Panettone is a Christmas time sweet bread eaten all over Italy and now the world. What many don’t realize when their noshing on this delicious treat is that this holiday bread originated in Milan back in the middle ages.
Fast forward a few centuries and you have pastry shops all over Milan vying for the title of the best panettone. Many of the bakeries in the running for the title have a mother (starter) dough that they have used for decades, others have a secret recipe that has been passed down for generations, others still are relative newcomers to the field, but have applied their skill to achieve fabulous results.
But what all of these pastry shops have in common is their need for time - a traditional artisan Milanese panettone takes no less than 48 hours to make (with a few insisting you need 72 hours to obtain panettone excellence). Whatever combination of the above-mentioned secrets they use, the pastry shops on this list will blow out of the water whatever industrial panettone you’ve been eating so far.
If you’re in Milan over the holidays, why not go on a panettone tour? Visit all of these pastry shops in one day provided that your sugar levels can take it. If not, feel free to space out your sugar high over a few days.
Not in Milan? No worries. Almost all of these pastry shops will ship their airy treats to destinations around the globe.
So without further ado, here is my list for the best all natural panettone in Milan, in alphabetical order.
Considered by many as one of the best chocolatiers in Milan, this pastry maker also dives into the panettone making field during the holidays. Not to be missed: Their special edition Knamettone 2017 made with semi-candied lemons from Sorrento and green cardamom.
This has been my go-to neighborhood pastry shop for years. So much part of my every day, I almost didn’t include it in this list, except I’m not the only person that thinks this pastry shop is excellent. Go if you want a completely off the beaten path place that only the locals go to (I personally love going on Sundays where I can witness the orchestrated madness of people coming and going) Oh, and definitely order their candied chestnut panettone, I’m usually daydreaming about it until Easter.
This is one of the lesser known of the historic Milanese pastry shops, not because of their lack of talent but because of their old school ways. Website, what website? The one linked above is under construction and ugly. What they don’t have in PR skills they make up by producing award-winning panettone.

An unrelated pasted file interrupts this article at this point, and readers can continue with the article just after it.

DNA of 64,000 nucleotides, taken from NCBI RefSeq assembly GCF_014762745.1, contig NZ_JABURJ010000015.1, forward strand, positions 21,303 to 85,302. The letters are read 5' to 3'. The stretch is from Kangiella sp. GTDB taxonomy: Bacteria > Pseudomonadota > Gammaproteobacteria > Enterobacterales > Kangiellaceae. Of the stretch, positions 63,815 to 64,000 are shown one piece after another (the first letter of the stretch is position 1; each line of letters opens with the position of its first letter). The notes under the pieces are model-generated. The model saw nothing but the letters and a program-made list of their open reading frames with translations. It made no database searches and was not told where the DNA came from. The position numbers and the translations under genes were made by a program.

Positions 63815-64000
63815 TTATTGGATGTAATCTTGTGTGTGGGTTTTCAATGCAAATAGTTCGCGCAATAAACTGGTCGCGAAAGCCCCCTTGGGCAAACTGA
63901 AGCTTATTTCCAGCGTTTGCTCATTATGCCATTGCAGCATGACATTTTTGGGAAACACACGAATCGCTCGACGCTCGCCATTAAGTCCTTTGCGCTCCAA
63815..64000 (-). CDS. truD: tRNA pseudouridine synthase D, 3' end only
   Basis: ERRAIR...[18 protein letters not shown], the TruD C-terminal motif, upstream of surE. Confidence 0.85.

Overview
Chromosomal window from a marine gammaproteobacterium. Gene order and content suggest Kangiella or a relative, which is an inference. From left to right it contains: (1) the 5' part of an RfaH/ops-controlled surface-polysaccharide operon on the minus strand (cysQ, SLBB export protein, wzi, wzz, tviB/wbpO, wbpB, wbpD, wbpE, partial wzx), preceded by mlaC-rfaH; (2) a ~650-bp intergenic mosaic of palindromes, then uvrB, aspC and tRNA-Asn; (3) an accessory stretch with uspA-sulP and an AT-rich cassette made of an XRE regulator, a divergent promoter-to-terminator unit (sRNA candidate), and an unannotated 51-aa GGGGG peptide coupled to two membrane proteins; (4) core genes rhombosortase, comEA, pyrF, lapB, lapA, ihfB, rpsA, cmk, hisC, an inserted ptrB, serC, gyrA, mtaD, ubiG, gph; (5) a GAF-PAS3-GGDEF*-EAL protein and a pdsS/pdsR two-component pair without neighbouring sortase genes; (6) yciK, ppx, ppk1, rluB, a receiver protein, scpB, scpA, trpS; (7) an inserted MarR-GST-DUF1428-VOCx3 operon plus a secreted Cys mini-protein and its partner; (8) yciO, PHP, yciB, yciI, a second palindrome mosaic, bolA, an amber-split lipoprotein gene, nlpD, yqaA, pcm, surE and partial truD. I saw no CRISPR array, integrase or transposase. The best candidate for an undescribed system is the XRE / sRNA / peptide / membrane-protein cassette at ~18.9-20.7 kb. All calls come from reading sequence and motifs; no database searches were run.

"Da Giacomo" is a Milanese culinary institution. A family run business that started out with grandpa Giacomo. Giulia and Elena now run the family pastry, turning out delectable treats and of course a delicous panettone. While they don't have an official online shop, feel free to contact them, they do ship.
Founded in 1966, this pastry shop has awards to back up its claim as being one of the best pastry shops in Italy. They are primarily known for the sacher torte, so it only makes sense that they also produce a sacher panettone.
The Marchesi pastry shop has been a hallmark of quality Milanese pastries since 1824. You can still visit the original location on via Santa Maria alla Porta 11/a filled with glass cases framed with honey-colored wood and charming waiters in bow ties. A few years ago the Prada group acquired this piece of Milanese culinary history, and opened new locations in Galleria Vittorio Emmanuele II and via Monte Napoleone 9.
Go to their pastry shop for the ambiance and the opportunity to place special orders like panettone filled with Chantilly cream or made with candied chestnuts. Online they keep it simple offering only three types of Christmas cakes: two types of panetonne— the classic with candied fruit and raisins and another with only raisin (no candied fruit)— and finally pandoro, an Italian “golden bread” made with flour, sugar, eggs, and butter.
Order online at https://store.pasticceriamarchesi.com/en/marchesiit
This is what happens when skilled Italian hipster pastry makers open up a coffee shop and bakery. Not only is this place cool, but there is also all the substance one could ever hope for to back it up. In other words, good luck getting a table on the weekend without a 30-minute wait.
This historic pastry shop (since 1909) is just plain pretty. That’s the first thought that comes to mind every single time I pass by, but especially over the holidays when it’s all decked out in evergreens and lights. Under their festive panettone packaging, you’ll find any number of flavors ranging from traditional to panettone with walnuts and dates.
Photo credits to the websites of the respective pastry shops, expect for P. Cucchi which is from Tripadvisor.